HOTFOOTING IT OUT OF HAVANA
21 year old Aroldis Chapman is considered by many to be the top rated left handed pitching prospect in the world. Earlier this week, Chapman quietly walked out of his hotel in the Netherlands, into a waiting car. Presumably, the destination is the Major Leagues. Chapman is defecting from Cuba, in essence, thumbing his nose at Fidel Castro and all he stands for. The Cuban National team was in Rotterdam for the start of an international tournament. Chapman, left without luggage, telling no one about his plans. He becomes the most prominent Cuban baseball player to defect since Jose Contreras in 2002. Chapman, who boasts a 100 mile per hour fast ball could really cash in. He is free to negotiate with every organization, although there are probably only a few who will be able to afford to bid for his services. The usual suspects, The Red Sox, Yankees, Mets, Dodgers and perhaps a couple of others will promise to shower Chapman with riches that at this point, he can probably only imagine. Boston and the Yankees are usually the front runners in situations like this, so we’ll probably either really love the kid or we’ll want to send him back to Havana. It brought to mind the story of former PawSox lefty Michael Tejera. Tejera, defected from Cuba at the age of 17, back in 1994. As a member of the junior national team, there was a stopover in Miami on the way to a tourney in Connecticut. Tejera, who had relatives in South Florida, called his uncle, who encouraged him to defect. “They told me about the opportunities, how things were in America, the freedom.” Upon arrival at the airport, his uncle brought Tejera and a teammate, Hansel Izquierdo to a police officer and told him the pair sought asylum in the United States. Tejera said it was a scary moment, leaving everything he knew behind, including his family. Things worked out well for Michael. Eventually his entire family escaped oppression, sneaking over on a crowded boat. Professionally, Tejera won a World Series ring with the Florida Marlins in 2003. ”I wanted to be a free person.” Tejera said.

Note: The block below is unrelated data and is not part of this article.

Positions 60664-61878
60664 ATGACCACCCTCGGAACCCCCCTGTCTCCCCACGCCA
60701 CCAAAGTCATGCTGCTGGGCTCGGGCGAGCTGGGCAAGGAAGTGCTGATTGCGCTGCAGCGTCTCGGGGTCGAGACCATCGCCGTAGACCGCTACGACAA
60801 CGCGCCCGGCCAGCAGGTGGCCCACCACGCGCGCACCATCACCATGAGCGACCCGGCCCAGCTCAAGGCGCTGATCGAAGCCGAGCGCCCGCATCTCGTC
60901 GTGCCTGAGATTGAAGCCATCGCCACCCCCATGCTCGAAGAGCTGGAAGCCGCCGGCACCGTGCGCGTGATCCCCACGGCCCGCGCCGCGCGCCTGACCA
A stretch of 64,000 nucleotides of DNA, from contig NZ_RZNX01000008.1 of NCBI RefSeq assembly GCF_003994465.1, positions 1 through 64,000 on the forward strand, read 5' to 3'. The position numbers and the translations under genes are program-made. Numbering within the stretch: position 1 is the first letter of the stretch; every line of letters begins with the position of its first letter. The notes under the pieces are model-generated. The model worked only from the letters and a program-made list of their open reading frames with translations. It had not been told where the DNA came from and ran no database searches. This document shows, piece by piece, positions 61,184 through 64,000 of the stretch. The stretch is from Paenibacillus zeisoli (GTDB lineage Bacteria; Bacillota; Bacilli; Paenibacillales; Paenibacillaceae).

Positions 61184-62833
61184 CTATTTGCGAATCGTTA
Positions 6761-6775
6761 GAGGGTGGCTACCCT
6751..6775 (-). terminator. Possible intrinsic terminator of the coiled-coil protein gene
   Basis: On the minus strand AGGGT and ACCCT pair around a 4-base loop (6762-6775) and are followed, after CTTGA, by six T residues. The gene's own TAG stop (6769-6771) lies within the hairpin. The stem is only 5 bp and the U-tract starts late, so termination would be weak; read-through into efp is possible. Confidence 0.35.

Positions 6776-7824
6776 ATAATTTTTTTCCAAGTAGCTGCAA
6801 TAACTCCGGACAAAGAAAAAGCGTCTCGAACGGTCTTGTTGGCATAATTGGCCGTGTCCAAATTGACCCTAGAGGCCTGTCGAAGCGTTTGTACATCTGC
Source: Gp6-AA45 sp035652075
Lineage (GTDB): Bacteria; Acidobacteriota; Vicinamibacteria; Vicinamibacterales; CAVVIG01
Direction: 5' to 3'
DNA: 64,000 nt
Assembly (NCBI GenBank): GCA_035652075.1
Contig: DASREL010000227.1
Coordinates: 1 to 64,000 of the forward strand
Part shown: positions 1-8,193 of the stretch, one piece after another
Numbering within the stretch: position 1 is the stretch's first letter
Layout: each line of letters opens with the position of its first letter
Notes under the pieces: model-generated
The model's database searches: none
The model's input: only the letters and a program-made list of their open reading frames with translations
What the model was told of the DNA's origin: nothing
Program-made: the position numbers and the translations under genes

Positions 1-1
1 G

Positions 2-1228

Looking forward to our first trip of the season to Scranton, although I was told there was a decent chance that Saturdays’ game was not going to be played because of poor field conditions at PNC Field. The rain that has pounded the northeast has left its’ mark in Moosic. An insider with knowledge of the situation told me that when the Yankees put a new grass field in the ballpark, they didn’t bother updating the drainage system because they are hoping to build a new stadium in the next couple of years. We’ll see. The hotel where we stay is legendary in baseball circles. The Radisson Lackawanna Station Hotel, a former train depot, is purported to be haunted. It is almost comical to hear veterans “warn” newcomers about the old hotel. I don’t buy into the baloney for a split second. A couple of years ago, Dustin Pedroia animatedly told me about his experience of the night before. “Hyder, I swear. I saw the ghost of a little boy in my room.” The future A.L. MVP continued “He was wearing a Giants jersey and a top hat.” Later that day when manager Ron Johnson heard Pedey’s story, he had a quick response. “Heck, that was no ghost, Pedroia was just looking in the mirror.”